• If mildly infected, or non-healing DFUexpert consensus [23][92][92] recommends an initial two-week period of antimicrobial dressings with regular inspections (e.g., daily). After 2 weeks:
                      • If there is improvement in the wound, but signs of infection are still present: clinicians may opt to continue with the initial antimicrobial dressing, with further regular reviews
                      • If both the wound and infection have improved: antimicrobial should be discontinued and a non-antimicrobial dressing applied
                      • If there is no improvement: clinicians can opt to discontinue antimicrobial treatment and re-culture the wound, and review need for surgical therapy (e.g, revascularization).
                  • For non-healable/maintenance DFU, keeping the ulcer dry, using topical antiseptic agents (e.g., povidone iodine or chlorhexidine), and systemic antibiotics if systemic signs of infection are usually appropriate.[57] A nonviable limb with a potentially life-threatening infection (e.g. gas gangrene or necrotizing fasciitis) may need amputation. Severely ischemic limbs will require revascularization.[21]

                  Peri-wound Care

                  xerosis (dry skin)
                  • 2BFor diabetic patients with xerosis (dry skin), we suggest application of an emollient on the feet to improve skin hydration (Grade 2B)
                    • Rationale: Xerosis, hyperkeratosis, and fissures are mild complications resulting from peripheral neuronal impairment in patients with diabetic foot, xerosis being the most common complication related to diabetes mellitus. These complications are risk factors for infections and ulcers 3 Randomized controlled trials (RCTs) comparing moisturizers with a “sham” base cream [93][94][95] have shown that topical emollients are of benefit in managing xerosis and improving skin condition (moderate certainty evidence, level B due to risk of bias). Many active ingredients can be used, and the most common are urea and ammonium lactate. A systematic review of studies comparing different kinds of ingredients could not conclude if a specific type is superior.[96] Skin protectants are however, not covered by Medicare and most insurance plans, so cost is an important factor to be considered.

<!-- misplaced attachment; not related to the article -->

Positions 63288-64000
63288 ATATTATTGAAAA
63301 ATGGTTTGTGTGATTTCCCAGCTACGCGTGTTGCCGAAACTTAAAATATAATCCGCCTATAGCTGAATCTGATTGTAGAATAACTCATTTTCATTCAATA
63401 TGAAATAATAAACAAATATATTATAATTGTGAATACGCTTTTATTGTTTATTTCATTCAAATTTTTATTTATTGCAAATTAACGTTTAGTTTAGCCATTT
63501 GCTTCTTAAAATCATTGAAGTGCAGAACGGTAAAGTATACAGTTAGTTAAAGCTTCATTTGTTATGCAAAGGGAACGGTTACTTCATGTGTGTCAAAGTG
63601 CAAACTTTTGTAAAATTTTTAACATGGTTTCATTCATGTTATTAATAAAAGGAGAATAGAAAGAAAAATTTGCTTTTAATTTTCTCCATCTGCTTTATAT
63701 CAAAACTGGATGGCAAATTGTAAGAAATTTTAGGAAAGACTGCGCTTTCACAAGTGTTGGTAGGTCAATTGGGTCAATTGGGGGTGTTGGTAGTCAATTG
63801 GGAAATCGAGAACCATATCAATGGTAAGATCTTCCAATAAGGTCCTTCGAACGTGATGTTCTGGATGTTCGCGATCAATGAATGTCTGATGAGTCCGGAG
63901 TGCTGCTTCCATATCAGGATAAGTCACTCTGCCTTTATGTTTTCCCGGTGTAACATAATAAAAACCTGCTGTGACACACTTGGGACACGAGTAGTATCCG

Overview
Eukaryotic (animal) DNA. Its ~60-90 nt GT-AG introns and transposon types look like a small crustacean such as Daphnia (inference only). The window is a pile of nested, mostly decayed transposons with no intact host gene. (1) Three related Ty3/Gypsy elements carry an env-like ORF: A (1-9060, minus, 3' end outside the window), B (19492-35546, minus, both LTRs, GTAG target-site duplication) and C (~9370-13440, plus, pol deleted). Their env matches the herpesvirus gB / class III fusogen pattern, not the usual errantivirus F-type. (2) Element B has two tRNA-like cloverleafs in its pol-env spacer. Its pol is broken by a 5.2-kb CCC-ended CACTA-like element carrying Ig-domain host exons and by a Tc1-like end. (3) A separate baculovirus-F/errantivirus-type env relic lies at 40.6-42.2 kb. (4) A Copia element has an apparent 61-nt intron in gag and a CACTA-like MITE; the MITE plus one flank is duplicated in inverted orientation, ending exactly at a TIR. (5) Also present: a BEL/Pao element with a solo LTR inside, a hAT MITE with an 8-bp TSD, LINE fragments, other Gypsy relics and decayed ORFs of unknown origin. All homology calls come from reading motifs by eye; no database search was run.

Moisture management and dressing selection

                    Selection of primary and secondary dressings should follow established wound bed preparation principles. [14][13][97] For customized, wound-specific recommendations, use  Wound Prep and Dress Tool.  For practical information on dressing indications, contraindications, application, Medicare coverage and brands see "Dressing Essentials" and  "Dressing Brands Quick Reference". General recommendations and evidence regarding dressings for DFUs are listed below. 

                    • 1BFor non-infected healable DFUs, we recommend clinicians apply a topical dressing that will manage excess exudate, protect periwound skin and maintain a moist wound bed, with the least amount of dressing changes possible (Grade 1C)
                      • Rationale: Excess exudate should be contained by absorptive dressings, as it can result in periwound maceration, enlarge the wound and impede healing.[17] It has been shown that chronic wound exudate has high concentrations of proteases and inflammatory cytokines that prohibit wound healing and may damage the fragile periwound skin.[98][99][100] It is important to achieve moisture balance for adequate wound healing.[17][20][27] Several experimental studies support the hypothesis that a moist wound bed increases wound healing when compared to a dry wound bed, by facilitating cell migration and matrix formation.[101][102] Of note, wet-to-dry dressings are not considered continuously moist [17] and require frequent dressing changes, which increases cost of care. Caution is required with the use of occlusive moisture retaining dressings (i.e., films, hydrocolloids, acrylates), especially if infection is suspected. DFU patients may be immunosuppressed and clinically unsuspected infection can exacerbate if occlusive dressings are applied.[9] To make a cost-effective choice, clinicians should consider dressings that have good absorptive capacity and at the same time can keep the wound bed moist.
                    • For infected DFUs, regular inspection and assessment are needed due to the potential quick changes of the DFU status. In such cases, it is not appropriate to use dressings designed to be left in situ for more than five days and frequent daily inspections are preferred until infection is controlled.[23]